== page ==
Ballgown to beret

The science news last week featured this ugly customer and its disgusting slime.

A disturbed hagfish can produce large volumes of slime. Once the mucus is removed, the remaining protein fibers can be reprocessed into something like silk. That’s even weirder than a sow’s ear, I think.

But it leads neatly into one of my favorite worldbuilding concepts: where stuff comes from, and one of my particular favorite areas within that, cloth and clothing. Clothing fits so neatly at the intersection of climate and culture, and comes in such variety, from the raw materials on up.

So about those raw materials. Let’s start there. Do they come from plant stems, like linen, or seedpods like cotton and kapok? Or bark, or roots? What about animal products: skin, hair, fur, wool? Or fish slime? Fibrous minerals like asbestos, which can be woven?

If the raw materials are collected wild, who collects them? If cultivated, whose job is that aspect of agriculture?

Who processes the raw materials, and with what level of technology? Early medieval European cultures processed linen and wool with drop spindles and simple but effective looms. It was slow, and even the simplest clothing was incredibly valuable.

The wool must be washed, combed and spun into yarn. For linen, the stems of the flax plant are rotted slightly (called retting), and the fibers combed away from the straw. Then again they must be spun into yarn. Then the yarn can be woven into fabric, and cut and sewn into garments.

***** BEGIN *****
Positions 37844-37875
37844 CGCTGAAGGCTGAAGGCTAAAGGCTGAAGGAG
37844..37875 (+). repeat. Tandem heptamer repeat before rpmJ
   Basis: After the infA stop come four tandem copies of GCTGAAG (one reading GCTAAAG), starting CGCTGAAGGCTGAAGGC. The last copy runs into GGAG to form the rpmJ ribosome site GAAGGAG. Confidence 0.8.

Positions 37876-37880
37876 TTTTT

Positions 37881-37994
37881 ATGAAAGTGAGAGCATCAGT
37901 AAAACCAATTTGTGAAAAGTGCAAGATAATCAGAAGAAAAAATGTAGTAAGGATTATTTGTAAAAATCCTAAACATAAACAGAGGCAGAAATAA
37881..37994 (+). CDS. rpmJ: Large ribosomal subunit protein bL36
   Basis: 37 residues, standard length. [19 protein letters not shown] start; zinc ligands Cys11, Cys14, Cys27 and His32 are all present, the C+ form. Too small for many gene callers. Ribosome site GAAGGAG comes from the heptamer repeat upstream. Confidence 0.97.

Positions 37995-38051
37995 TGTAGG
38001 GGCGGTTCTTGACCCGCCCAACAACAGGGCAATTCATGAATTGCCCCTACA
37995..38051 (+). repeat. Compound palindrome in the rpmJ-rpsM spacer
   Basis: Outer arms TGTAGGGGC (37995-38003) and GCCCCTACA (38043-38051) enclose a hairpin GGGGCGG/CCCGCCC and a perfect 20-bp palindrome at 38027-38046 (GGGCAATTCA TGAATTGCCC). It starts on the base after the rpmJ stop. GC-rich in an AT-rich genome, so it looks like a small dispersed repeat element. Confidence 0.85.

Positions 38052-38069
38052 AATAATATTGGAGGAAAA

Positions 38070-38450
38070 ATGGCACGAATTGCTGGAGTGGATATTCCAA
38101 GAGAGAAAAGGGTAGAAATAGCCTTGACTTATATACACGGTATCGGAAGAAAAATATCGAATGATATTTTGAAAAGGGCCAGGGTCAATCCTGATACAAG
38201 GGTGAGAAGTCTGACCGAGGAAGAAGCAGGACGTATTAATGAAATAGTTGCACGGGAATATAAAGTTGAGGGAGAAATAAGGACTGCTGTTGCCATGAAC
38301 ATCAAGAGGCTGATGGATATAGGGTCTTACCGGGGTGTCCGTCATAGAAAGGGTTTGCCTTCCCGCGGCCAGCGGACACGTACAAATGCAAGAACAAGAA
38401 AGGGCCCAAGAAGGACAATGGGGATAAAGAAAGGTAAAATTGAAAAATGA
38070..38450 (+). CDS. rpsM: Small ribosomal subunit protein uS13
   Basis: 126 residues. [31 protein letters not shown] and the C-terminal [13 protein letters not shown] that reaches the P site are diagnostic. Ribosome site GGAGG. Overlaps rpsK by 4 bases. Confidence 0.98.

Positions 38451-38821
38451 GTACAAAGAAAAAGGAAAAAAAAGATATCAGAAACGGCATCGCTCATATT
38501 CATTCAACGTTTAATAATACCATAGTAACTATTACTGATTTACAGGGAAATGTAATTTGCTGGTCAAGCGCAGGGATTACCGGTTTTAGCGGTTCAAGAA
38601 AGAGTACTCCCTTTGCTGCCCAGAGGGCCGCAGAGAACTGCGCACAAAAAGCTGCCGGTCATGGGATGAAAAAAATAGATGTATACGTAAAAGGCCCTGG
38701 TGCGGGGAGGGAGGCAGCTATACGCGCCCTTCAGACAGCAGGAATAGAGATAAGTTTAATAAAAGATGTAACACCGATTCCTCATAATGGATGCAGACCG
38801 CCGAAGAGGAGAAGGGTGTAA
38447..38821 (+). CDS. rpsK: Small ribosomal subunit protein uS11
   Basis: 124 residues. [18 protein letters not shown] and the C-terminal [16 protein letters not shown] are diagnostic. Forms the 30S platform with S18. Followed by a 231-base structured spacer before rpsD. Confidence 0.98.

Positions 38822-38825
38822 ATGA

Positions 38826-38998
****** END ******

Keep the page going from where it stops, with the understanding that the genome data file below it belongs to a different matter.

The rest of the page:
(Dyeing is a whole separate issue, and a complicated process.)

Or is it entirely mechanized, the processing and the weaving and the making of garments? That’s largely the situation much of the world today. Our clothing is incredibly cheap, often nearly disposable, while at the same time of a fineness hard to duplicate with hand tools. (Except for the finest Egyptian linen: we just plain can’t reproduce that with machines.) Industrialization offers up more possible materials: fibers processed from cellulose (rayon), or from petrochemicals (nylon).

What is done with the finished product? Which aspects of clothing are needed for protection from the elements, and which are fashion? A culture that lives entirely in climate-controlled environments may only need the fashionable aspects.

Who does the work, from procuring the fiber, to processing it, to spinning, weaving, tailoring? Is is low- or high-status, or variable across the tasks? (Raising sheep is much lower status than fashion designer.)

Where do people/aliens/whoever get clothes? From a custom-manufacturing robot? From a shop? From a tailor? Make them at home?

You get the idea. I find this kind of thing endlessly fascinating. Where stuff comes from is often ignored or not thought through in worldbuilding, especially in medievaloid fantasy, but thinking about it a bit can lend depth to even a highly-advanced spacefaring culture.

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